ASUU Insists On Rejection Of IPPIS, Says Some Profs Were N8,000 As Salary In Some Months


The Academic Staff Union of Universities, ASUU, yesterday lamented that due to the Integrat­ed Payroll and Personnel Informa­tion System, IPPIS, introduced by the Federal Government, some university lecturers were losing up to 70 percent of their salaries.  

ASUU also said some professors received N8,000 as monthly salaries for several months.

Prof. Abiodun Ogunyemi, President of the union, while explaining why ASUU was yet to call off its ongoing strike, said the Federal Government had made a smooth negotiation impossible.

Speaking on Channels TV programme, ‘Politics Today’, Prof. Ogunyemi accused the Fed­eral Government of reneg­ing on agreements with the union since 2013, includ­ing frustrating the plan by ASUU to introduce an alter­native payment system for university lecturers.

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He called for the un­derstanding of students and their parents, saying that as far as they were concerned, they did not have any issue with going back to work but wanted more sincerity on the part of the government.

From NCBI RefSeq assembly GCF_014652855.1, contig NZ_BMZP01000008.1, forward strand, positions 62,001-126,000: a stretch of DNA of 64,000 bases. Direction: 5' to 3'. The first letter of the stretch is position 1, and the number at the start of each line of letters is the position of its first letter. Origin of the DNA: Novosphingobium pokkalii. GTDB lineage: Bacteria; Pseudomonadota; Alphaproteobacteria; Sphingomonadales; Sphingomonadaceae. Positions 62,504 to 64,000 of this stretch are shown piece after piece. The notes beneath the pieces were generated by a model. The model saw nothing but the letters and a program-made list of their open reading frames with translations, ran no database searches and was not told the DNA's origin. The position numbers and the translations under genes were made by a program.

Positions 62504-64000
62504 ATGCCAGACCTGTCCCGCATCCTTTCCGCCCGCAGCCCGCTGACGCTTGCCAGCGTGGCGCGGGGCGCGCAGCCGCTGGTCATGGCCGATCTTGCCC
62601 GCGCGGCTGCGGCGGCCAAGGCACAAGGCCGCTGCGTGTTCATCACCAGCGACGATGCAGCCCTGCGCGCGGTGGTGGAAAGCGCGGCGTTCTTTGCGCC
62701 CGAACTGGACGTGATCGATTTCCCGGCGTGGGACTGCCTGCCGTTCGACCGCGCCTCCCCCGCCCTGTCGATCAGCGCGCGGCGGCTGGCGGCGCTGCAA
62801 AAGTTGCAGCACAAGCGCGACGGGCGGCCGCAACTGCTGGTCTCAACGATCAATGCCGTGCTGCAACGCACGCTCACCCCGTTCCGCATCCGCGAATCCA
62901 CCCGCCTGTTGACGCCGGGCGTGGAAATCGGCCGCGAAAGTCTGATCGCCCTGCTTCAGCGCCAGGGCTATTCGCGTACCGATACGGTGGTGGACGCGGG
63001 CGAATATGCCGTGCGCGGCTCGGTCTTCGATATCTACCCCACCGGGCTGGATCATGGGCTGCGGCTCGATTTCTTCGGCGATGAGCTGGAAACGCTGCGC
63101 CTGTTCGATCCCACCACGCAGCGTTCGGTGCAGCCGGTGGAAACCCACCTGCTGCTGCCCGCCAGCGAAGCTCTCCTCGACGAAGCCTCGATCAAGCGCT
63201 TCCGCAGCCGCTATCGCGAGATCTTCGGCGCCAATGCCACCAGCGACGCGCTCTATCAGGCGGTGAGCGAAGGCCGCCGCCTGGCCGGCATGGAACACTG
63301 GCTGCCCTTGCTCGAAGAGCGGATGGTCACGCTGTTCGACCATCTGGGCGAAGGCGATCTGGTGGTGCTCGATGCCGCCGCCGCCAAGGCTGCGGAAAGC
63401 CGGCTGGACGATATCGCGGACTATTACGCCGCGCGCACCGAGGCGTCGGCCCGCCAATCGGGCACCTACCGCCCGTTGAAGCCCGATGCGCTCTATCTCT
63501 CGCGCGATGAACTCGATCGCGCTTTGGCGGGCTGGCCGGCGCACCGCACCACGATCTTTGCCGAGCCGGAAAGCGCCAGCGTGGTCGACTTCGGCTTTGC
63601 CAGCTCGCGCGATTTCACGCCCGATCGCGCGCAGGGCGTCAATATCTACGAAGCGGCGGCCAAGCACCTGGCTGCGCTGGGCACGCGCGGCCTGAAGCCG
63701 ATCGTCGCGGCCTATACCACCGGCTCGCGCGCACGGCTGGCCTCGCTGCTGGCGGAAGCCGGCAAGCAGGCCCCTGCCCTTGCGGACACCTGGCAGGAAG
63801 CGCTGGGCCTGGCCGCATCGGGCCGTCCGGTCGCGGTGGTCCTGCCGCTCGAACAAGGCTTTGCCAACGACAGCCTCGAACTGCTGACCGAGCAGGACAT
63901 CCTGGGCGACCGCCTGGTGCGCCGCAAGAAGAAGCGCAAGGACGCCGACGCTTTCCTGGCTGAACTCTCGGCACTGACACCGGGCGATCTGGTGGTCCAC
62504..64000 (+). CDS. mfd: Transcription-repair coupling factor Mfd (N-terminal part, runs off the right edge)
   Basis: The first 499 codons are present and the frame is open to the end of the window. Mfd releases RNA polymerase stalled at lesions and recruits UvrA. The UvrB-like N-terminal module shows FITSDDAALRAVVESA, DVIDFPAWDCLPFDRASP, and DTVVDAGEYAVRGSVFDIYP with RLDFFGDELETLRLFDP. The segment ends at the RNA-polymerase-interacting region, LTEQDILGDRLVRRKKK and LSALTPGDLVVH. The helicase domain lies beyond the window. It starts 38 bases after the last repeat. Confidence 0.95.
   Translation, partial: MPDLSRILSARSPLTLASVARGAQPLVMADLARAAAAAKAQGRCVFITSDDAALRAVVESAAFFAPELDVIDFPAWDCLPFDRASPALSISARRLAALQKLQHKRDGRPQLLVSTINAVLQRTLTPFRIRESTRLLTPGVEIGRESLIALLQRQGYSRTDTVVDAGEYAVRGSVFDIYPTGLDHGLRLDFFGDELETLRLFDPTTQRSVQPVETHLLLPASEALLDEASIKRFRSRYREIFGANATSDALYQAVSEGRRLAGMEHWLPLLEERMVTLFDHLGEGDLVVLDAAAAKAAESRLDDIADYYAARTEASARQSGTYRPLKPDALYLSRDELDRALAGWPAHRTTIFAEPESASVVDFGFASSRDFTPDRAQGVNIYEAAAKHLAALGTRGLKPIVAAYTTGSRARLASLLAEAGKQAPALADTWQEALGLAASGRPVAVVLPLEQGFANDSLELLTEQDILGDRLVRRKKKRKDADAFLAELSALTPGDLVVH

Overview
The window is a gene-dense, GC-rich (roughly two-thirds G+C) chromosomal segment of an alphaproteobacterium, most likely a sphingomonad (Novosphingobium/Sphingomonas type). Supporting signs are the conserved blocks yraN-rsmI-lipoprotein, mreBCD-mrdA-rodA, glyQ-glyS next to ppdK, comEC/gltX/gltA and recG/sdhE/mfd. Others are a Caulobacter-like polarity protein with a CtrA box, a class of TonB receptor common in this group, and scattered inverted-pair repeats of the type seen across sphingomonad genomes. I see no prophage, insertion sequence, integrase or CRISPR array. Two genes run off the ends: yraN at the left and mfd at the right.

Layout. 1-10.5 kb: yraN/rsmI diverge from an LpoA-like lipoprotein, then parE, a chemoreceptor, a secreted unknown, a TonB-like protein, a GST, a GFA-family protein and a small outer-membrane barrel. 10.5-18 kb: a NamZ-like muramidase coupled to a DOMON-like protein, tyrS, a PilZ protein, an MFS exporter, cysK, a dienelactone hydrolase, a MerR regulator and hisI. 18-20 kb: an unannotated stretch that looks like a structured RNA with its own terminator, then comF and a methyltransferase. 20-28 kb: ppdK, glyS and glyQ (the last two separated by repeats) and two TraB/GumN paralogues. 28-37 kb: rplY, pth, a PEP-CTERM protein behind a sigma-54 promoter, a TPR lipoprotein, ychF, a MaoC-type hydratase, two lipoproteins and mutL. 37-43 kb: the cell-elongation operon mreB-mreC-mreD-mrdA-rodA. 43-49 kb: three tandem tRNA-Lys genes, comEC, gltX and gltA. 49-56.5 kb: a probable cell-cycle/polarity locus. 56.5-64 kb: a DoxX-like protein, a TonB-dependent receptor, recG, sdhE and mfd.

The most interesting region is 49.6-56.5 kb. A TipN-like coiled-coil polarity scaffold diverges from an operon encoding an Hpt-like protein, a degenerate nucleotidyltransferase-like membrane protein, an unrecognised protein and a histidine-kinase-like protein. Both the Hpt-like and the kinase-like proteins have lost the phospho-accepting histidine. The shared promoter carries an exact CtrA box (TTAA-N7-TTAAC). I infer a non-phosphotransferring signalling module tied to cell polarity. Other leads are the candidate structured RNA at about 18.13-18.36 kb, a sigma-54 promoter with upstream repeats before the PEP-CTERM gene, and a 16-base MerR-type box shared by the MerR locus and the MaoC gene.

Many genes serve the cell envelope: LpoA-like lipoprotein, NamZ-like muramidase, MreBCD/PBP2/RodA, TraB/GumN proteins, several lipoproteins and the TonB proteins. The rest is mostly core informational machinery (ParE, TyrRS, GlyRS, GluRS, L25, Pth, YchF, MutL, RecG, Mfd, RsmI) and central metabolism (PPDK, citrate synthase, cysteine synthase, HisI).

He said, “People are losing about 50 to 70 percent of their salaries. In fact, there were professors that were paid about N8,000 in some months on our cam­puses. So, we don’t expect something otherwise be­cause that platform is not meant for the university system.

“If people are going back to the universities and they will be paid half or less of their usual salaries, how can we cope with that? And salary is not the only issue, like I said, there were allowances that were discussed; there was the is­sue of salary scale.

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“If we have been on the same salary structure for 11 years, I think our members have the right to say, No, that cannot happen. Government has made it difficult for smooth negotiation.”

Recall that ASUU embarked on an in­dustrial action about eight months ago across the coun­try, following its dispute with the Govern­ment over their insistence on the implementation of the IPPIS in the payment of university lecturers’ sal­aries and allowances.

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